Thursday, November 8, 2007

Modern Library Top 100: #98 - The Postman Always Rings Twice by James M. Cain (1934)

A while back, Nick Hornby wrote an entire essay dedicated to his alarming realization that he had forgotten nearly everything he'd ever read.

My own experience is a lot like that, which is mostly why I started up with these updates on my novel progress. With rare exceptions--essentially these four books of my childhood, which I can probably still recite if pressed--I can't for the life of me remember what I read last week, let alone last year, as is the case with The Postman Always Rings Twice, a novella consumed last Christmas. So while I remember finding the experience ultimately pleasant, and I can tell you the overall plot with little difficulty (hardscrabble Californian seduces his boss's wife before killing him before getting a face full of karma), if you want details on the intricacies, you're barking up the wrong tree, mister (or madam, for you feminine types).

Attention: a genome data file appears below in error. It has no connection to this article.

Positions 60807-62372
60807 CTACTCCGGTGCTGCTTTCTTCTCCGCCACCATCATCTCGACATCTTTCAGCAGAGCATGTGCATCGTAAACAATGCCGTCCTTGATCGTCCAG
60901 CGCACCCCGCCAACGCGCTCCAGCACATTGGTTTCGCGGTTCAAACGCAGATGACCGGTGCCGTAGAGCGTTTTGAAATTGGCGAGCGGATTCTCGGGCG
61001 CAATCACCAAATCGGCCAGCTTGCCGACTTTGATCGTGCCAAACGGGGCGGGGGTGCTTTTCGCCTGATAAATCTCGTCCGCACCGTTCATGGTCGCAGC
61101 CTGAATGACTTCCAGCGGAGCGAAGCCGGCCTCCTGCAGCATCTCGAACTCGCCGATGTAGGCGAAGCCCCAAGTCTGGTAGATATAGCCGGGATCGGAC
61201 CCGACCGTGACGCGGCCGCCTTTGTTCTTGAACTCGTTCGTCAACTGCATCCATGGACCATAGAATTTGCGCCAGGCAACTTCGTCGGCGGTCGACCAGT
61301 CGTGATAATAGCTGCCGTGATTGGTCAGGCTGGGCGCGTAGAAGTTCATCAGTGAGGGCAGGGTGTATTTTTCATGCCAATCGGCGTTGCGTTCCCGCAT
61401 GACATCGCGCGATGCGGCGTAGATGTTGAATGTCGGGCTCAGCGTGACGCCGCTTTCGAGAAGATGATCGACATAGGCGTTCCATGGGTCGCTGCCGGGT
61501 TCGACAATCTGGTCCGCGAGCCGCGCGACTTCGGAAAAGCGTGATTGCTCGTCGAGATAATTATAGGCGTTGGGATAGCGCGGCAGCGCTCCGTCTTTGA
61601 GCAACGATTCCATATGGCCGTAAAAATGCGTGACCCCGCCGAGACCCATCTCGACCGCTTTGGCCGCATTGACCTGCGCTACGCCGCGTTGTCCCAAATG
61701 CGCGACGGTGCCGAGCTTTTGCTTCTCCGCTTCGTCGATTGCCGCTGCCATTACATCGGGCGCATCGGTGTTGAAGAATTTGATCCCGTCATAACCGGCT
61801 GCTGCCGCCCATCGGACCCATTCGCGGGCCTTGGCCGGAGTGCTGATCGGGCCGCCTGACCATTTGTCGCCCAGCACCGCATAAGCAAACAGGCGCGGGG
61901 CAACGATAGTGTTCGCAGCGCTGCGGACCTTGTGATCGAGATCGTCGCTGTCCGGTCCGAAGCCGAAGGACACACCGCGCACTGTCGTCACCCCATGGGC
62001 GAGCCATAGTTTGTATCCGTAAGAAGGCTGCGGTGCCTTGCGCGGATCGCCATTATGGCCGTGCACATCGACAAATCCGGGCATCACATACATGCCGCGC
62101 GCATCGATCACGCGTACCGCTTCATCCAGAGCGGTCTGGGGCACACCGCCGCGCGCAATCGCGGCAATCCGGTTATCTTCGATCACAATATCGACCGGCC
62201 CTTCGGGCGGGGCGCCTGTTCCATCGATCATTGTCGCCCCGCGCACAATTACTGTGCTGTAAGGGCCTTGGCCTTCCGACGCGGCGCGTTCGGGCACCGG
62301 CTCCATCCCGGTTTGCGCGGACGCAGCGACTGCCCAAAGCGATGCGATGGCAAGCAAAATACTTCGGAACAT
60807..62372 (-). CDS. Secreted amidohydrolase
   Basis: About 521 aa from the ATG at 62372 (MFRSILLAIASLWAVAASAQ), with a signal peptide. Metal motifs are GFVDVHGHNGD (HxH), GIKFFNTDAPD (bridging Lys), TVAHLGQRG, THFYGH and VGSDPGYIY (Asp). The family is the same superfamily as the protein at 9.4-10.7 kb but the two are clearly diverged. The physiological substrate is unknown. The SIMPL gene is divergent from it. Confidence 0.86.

Still, one would think I'd've had a more lasting experience with it--great novels really ought to leave a mark, y'know? Not just some evanescent frisson of pleasure, like eating a chocolate chip cookie or something. And up to this point, all on the Modern Library list had left me with some overriding, irrepressible impression that I still vividly recall, even if it was just a slight case of abject loathing.

That doesn't make The Postman Always Rings Twice an inferior book, necessarily, just an inferior experience, and I'm not sure which one is more damning.

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